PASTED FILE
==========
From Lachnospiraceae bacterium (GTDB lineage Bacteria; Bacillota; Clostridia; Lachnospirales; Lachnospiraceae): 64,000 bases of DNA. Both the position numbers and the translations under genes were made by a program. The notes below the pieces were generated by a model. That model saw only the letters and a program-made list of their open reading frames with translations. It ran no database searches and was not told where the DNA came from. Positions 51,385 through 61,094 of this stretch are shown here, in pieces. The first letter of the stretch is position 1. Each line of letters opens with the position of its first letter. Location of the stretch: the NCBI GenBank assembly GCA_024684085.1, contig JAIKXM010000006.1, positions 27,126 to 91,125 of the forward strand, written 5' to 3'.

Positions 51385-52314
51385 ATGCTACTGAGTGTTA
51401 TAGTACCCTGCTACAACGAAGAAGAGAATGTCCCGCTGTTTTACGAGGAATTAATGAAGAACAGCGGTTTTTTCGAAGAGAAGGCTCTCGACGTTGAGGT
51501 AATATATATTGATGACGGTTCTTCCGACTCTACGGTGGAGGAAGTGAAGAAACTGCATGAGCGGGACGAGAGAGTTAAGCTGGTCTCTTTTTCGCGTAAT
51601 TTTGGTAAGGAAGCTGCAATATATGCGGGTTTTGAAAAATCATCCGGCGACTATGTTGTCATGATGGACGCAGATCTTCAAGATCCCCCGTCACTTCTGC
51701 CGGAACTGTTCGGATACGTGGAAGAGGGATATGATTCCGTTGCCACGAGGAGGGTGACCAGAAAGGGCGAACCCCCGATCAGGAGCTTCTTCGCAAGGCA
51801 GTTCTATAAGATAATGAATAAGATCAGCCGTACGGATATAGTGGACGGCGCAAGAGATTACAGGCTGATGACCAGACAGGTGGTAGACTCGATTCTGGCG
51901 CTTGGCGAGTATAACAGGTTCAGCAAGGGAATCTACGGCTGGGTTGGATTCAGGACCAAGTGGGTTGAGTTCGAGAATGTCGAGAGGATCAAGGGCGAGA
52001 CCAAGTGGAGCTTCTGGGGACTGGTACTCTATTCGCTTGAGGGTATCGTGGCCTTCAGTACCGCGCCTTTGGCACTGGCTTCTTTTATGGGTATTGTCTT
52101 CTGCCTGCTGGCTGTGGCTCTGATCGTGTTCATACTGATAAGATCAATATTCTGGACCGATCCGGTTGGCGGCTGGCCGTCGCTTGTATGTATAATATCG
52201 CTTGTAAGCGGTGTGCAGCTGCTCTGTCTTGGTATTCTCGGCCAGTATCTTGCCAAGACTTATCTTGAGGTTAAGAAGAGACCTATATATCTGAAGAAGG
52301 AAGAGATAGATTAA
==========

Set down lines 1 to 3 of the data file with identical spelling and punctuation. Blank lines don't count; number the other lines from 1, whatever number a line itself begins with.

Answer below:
From Lachnospiraceae bacterium (GTDB lineage Bacteria; Bacillota; Clostridia; Lachnospirales; Lachnospiraceae): 64,000 bases of DNA. Both the position numbers and the translations under genes were made by a program. The notes below the pieces were generated by a model. That model saw only the letters and a program-made list of their open reading frames with translations. It ran no database searches and was not told where the DNA came from. Positions 51,385 through 61,094 of this stretch are shown here, in pieces. The first letter of the stretch is position 1. Each line of letters opens with the position of its first letter. Location of the stretch: the NCBI GenBank assembly GCA_024684085.1, contig JAIKXM010000006.1, positions 27,126 to 91,125 of the forward strand, written 5' to 3'.

Positions 51385-52314
51385 ATGCTACTGAGTGTTA